Is this different than an Italian birth certificate? How does one request this if needed? If possible, quick responses requested as I have someone working on getting a long form Italian birth certificate of my GGF.

Many thanks,
Mike

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PeterTimber
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Re: Dual Citizenship

Postby PeterTimber » 21 Jul 2009, 21:25

Suanj explained this in an earlier inquiry that only an Italian citizen resident in italy can obtain certificate of Italian citizenship and anybody out of Italy does not need to present such document. =Peter=
~Peter~

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msecc
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Re: Dual Citizenship

Postby msecc » 21 Jul 2009, 21:31

Peter,
Thank you for the quick response and clarification. All I need from Italy is the long form birth certified birth certificate.
Mike

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Darpino
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Re: Dual Citizenship

Postby Darpino » 25 Jul 2009, 02:11

sparks, do you know where they were born..write straight to the town hall of the village asking for them. give them name and dates of birth..

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Donald66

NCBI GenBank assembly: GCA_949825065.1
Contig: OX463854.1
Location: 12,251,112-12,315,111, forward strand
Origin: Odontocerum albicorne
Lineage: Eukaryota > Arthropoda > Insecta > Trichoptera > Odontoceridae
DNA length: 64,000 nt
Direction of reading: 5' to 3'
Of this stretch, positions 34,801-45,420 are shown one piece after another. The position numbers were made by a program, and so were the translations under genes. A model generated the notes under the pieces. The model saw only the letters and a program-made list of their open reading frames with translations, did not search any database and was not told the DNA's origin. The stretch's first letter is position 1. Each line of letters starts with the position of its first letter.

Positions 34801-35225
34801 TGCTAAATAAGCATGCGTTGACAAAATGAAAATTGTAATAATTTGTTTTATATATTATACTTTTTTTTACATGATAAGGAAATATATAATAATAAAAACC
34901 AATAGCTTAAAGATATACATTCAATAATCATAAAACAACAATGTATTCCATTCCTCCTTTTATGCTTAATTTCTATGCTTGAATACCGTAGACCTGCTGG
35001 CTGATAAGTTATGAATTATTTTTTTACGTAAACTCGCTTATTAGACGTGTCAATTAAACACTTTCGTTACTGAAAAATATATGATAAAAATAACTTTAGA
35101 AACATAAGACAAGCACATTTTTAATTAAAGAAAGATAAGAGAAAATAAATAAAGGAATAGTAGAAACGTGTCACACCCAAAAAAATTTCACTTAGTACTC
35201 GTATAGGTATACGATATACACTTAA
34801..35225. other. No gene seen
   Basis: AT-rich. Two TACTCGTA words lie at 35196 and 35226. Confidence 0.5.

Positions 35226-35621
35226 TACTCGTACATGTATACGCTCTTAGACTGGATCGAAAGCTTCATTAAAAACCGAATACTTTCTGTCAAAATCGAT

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Re: Dual Citizenship

Postby Donald66 » 26 Jul 2009, 12:59

I have a question on surnames:

My grandfather's surname is Angotti on his birth certificate.
On his marriage license and death certificate it's spelt Angotto.
On my father's birth certificate it's spelt Angotto.
My father's name is spelt Angotto as well on his birth certificate.
On my birth certificate, both my father and I have the surname Angotta!

Is this a problem for dual citizenship?

FYI: both my grandfather and father are deceased.

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jwazevedo
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Re: Dual Citizenship

Postby jwazevedo » 27 Jul 2009, 02:32

You'll want to check with your consulate. Generally, the surnames have to match up. You will likely have to go through the process of amending the American records with a court order. That process has been discussed a few times in this forum, and you can see what others have done by searching the forum. Good luck!

Best,
Jerry

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PeterTimber
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Re: Dual Citizenship

Postby PeterTimber » 27 Jul 2009, 23:11

Dear Msecc obtaining the longform birth record (estratto di nascita) should be in the Plurilingue format to make sure it meets with consular requirements or the particular requirement ifthe consular officer assessing your application. Insofar as the mispelling of the last name ending in a or o, I would see if your consular office will accept distinctions before going thru procedures to correct or amend your last name...all they can say is Yes or No but you never know unless you try. =Peter=
~Peter~